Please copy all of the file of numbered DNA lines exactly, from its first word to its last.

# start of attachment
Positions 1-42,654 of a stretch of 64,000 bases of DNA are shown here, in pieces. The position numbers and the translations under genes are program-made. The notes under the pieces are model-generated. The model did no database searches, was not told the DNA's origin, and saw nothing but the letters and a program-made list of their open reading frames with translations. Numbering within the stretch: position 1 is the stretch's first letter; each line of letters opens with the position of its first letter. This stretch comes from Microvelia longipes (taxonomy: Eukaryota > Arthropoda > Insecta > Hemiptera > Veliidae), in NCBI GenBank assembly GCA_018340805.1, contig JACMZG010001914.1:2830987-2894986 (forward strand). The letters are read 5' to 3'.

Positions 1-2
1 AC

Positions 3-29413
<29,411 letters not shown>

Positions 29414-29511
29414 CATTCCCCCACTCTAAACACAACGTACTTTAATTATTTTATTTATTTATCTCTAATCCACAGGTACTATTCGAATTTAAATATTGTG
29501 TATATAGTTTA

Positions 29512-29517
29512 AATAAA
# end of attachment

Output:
Positions 1-42,654 of a stretch of 64,000 bases of DNA are shown here, in pieces. The position numbers and the translations under genes are program-made. The notes under the pieces are model-generated. The model did no database searches, was not told the DNA's origin, and saw nothing but the letters and a program-made list of their open reading frames with translations. Numbering within the stretch: position 1 is the stretch's first letter; each line of letters opens with the position of its first letter. This stretch comes from Microvelia longipes (taxonomy: Eukaryota > Arthropoda > Insecta > Hemiptera > Veliidae), in NCBI GenBank assembly GCA_018340805.1, contig JACMZG010001914.1:2830987-2894986 (forward strand). The letters are read 5' to 3'.

Positions 1-2
1 AC

Positions 3-29413
<29,411 letters not shown>

Positions 29414-29511
29414 CATTCCCCCACTCTAAACACAACGTACTTTAATTATTTTATTTATTTATCTCTAATCCACAGGTACTATTCGAATTTAAATATTGTG
29501 TATATAGTTTA

Positions 29512-29517
29512 AATAAA